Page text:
From one country to the next, COVID 19 is affecting the elderly everywhere


Photo Credit: photo with permission from Danielle Allen

At the end of July, Whispering Knolls Assisted living facility in Edison began allowing visitors to see elderly patients. Celebrating her 96th birthday, Helen Simkovich of Port Reading, New Jersey finally gets to meet her great grandsons, Joseph and William Allen who were born in May. Parents Russell and Danielle Allen are required to stand at least six feet away from their loved one in this nontraditional birthday celebration.

By: Katherine Albuquerque, Reporter

Undoubtedly, the coronavirus has had a detrimental effect on the mental and physical well being of millions of people around the world. This global pandemic has created psychological scars in people of all ages and backgrounds, more specifically, the elderly population. 

COVID-19 in the U.S.

COVID-19 cases in the United States have been increasing at a terrifying rate. The New York Times reports, “case numbers in the United States have been spiking for weeks. Weekly infection reports reached record levels in more than half the country in early November. At least 464 new coronavirus deaths and 103,657 new cases were reported in the United States on Nov. 8.” 

This pandemic is showing no signs of slowing down as it continues to spread like wildfire in our country.  Although individuals of all ages can be harmed by this pandemic, it is common knowledge that senior citizens are most at risk both physically and mentally. According to the Centers for Disease Control (CDC), “Social isolation was associated with about a 50% increased risk of dementia and other serious medical conditions.” 

Indeed, many elderly people have suffered immensely from the effects of COVID-19, including, Anna Ricca, who is 76 years old. When asked about the effect of the virus, Mrs. Ricca immediately said, “It has definitely slowed me down because I can’t go to work. It’s a financial hardship for sure. A constant worry.” On the topic of isolation from friends and family, Mrs. Ricca stated, “Isolation is very scary and very stressful – you’re not free to have company over anymore – it’s very tough. I never remember anything like this – all the deaths! So very stressful.” Most of these past few months have certainly been very difficult for our elderly population. 

COVID-19 in Assisted Living

After being kept away from family and friends for months because of the pandemic, elderly patients in facilities finally started to be able to hold hands with their loved ones. As COVID-19 cases rise across the country, many elderly care facilities are going back on lockdown leaving that human touch as just a memory. (Photo Credit: photo with permission from Danielle Allen)

Mrs. Danielle Allen, English teacher at Colonia High, has a 96 year old grandmother in an assisted living facility in Edison. From March through July, the only way she was able to see her grandmother was through the window of her third floor bedroom. Allen added, “For months my grandmother was confined to her two room apartment. Food was brought to her but options were limited and most times by the time it was deliver, it was cold. She was washing her clothes in her sink since we couldn’t visit her and do her laundry.”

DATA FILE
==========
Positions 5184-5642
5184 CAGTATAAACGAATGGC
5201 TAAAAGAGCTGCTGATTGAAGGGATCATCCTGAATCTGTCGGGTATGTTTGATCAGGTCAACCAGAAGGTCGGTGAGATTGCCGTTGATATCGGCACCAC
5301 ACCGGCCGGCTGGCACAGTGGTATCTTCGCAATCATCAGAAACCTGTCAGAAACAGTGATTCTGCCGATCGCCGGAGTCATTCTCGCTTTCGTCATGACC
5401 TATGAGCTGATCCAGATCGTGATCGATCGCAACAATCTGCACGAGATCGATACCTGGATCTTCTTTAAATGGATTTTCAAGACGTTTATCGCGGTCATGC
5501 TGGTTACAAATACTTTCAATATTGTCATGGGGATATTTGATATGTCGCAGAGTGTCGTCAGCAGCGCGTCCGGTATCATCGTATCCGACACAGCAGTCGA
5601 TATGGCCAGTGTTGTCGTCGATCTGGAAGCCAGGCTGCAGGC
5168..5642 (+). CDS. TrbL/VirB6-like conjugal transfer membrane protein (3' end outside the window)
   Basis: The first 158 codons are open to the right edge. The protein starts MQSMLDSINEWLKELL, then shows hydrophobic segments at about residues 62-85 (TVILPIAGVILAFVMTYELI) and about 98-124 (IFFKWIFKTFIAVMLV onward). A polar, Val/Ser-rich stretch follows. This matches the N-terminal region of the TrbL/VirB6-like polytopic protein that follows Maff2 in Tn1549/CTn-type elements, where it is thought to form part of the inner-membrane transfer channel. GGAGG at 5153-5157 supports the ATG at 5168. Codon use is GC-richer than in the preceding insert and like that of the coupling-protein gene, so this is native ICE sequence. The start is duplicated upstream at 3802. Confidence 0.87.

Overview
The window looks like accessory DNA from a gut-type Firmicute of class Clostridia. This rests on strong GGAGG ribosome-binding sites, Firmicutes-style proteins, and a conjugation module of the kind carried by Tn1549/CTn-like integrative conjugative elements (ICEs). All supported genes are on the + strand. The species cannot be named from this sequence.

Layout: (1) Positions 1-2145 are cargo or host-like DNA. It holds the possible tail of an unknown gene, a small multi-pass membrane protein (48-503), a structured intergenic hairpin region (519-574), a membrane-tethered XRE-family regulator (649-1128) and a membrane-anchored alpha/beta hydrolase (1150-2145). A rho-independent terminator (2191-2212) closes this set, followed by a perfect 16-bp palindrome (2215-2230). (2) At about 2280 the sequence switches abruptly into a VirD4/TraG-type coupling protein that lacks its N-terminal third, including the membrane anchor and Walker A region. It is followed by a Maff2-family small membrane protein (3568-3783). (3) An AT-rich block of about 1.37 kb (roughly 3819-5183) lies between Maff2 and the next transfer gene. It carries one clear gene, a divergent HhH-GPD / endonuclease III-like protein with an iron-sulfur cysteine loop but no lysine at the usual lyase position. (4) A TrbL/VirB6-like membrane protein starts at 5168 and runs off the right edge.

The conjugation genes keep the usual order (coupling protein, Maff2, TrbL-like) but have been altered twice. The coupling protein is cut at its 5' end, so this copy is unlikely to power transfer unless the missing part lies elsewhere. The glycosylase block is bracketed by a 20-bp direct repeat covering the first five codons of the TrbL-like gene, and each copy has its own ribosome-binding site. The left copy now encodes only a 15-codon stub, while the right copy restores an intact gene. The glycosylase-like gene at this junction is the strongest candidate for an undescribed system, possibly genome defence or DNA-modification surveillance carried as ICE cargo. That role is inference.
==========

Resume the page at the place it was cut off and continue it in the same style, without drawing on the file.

Patients like Allen’s grandmother in assisted living facilities went from having hot meals in a dining hall, movie nights, bingo and socializing with others to complete lockdown with limited human interaction and weekly COVID-19 tests. “Her safety is clearly important but I wonder at what cost,” Allen added. Since the lockdown in March, Allen explains that her grandmother’s memory has diminished. “I’m fearful if there is another shutdown and I can’t see her weekly that she will forget me and my children.”

COVID-19 in Portugal

The isolation created by COVID-19 is not only existent in the United States. Senior citizens worldwide are suffering just as much from it as well. The situation in Portugal is currently extremely high risk according to the CDC, “COVID-19 risk in Portugal is high. CDC recommends travelers avoid all nonessential international travel to Portugal.”  As of November 9, 2020, there has been a significant increase in daily numbers of COVID-19 in Portugal with Reuters noting that “COVID-19 infections in Portugal are at their peak — the highest daily average reported — now at 5,224 new infections reported each day.” 

Hazel Gomes, an 84 years old woman who is currently living in Portugal, described the effect that this pandemic has had on her, “It’s been very difficult because not only am I isolated from you, but from the family that we have here. No one has been able to come over like before this virus started. Now it’s worse because the cold is here and I barely go outside.  It’s just too scary to think your family members or friends can actually have this thing without knowing it.”

She also noted how she truly feels about being alone, “It’s a feeling that I never thought I would experience in my life. I want to desperately be with our family and friends but I can’t and they won’t come over because it’s too risky.”

Staying Connected

As a final note, COVID-19 has proven to be a very difficult enemy to beat in today’s day and age. A vaccine has not yet been approved. Medical heroes continue to try and combat this virus with the only weapons they have. Weapons like medicine already used with other illnesses such as steroids for asthma. We can all be heroes by using Facetime and social media to help our loved ones cope with isolation. They need us now more than ever. And let’s not forget that if social media is not available, then we can always reach out and make a simple phone call or write a letter. 

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